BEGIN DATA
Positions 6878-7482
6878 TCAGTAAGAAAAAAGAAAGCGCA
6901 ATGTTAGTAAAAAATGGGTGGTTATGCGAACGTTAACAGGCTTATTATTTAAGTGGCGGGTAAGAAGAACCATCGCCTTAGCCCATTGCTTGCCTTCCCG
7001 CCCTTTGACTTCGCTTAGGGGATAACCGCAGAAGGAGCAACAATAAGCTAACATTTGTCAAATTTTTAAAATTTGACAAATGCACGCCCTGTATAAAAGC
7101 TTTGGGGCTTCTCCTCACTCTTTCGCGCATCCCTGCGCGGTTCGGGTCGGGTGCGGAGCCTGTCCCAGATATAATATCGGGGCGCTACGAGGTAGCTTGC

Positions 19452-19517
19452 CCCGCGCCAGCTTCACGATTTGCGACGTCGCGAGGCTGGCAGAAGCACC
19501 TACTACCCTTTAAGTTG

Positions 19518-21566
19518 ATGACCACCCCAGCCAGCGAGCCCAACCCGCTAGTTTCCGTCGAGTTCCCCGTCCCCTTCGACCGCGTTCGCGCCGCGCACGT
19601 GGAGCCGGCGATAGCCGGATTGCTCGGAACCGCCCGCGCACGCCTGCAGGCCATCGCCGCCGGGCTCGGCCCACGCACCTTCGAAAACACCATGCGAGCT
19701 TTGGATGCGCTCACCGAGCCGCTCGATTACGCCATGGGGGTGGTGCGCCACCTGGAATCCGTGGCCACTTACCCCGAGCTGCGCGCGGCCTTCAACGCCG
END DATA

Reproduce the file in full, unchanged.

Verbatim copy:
Positions 6878-7482
6878 TCAGTAAGAAAAAAGAAAGCGCA
6901 ATGTTAGTAAAAAATGGGTGGTTATGCGAACGTTAACAGGCTTATTATTTAAGTGGCGGGTAAGAAGAACCATCGCCTTAGCCCATTGCTTGCCTTCCCG
7001 CCCTTTGACTTCGCTTAGGGGATAACCGCAGAAGGAGCAACAATAAGCTAACATTTGTCAAATTTTTAAAATTTGACAAATGCACGCCCTGTATAAAAGC
7101 TTTGGGGCTTCTCCTCACTCTTTCGCGCATCCCTGCGCGGTTCGGGTCGGGTGCGGAGCCTGTCCCAGATATAATATCGGGGCGCTACGAGGTAGCTTGC

Positions 19452-19517
19452 CCCGCGCCAGCTTCACGATTTGCGACGTCGCGAGGCTGGCAGAAGCACC
19501 TACTACCCTTTAAGTTG

Positions 19518-21566
19518 ATGACCACCCCAGCCAGCGAGCCCAACCCGCTAGTTTCCGTCGAGTTCCCCGTCCCCTTCGACCGCGTTCGCGCCGCGCACGT
19601 GGAGCCGGCGATAGCCGGATTGCTCGGAACCGCCCGCGCACGCCTGCAGGCCATCGCCGCCGGGCTCGGCCCACGCACCTTCGAAAACACCATGCGAGCT
19701 TTGGATGCGCTCACCGAGCCGCTCGATTACGCCATGGGGGTGGTGCGCCACCTGGAATCCGTGGCCACTTACCCCGAGCTGCGCGCGGCCTTCAACGCCG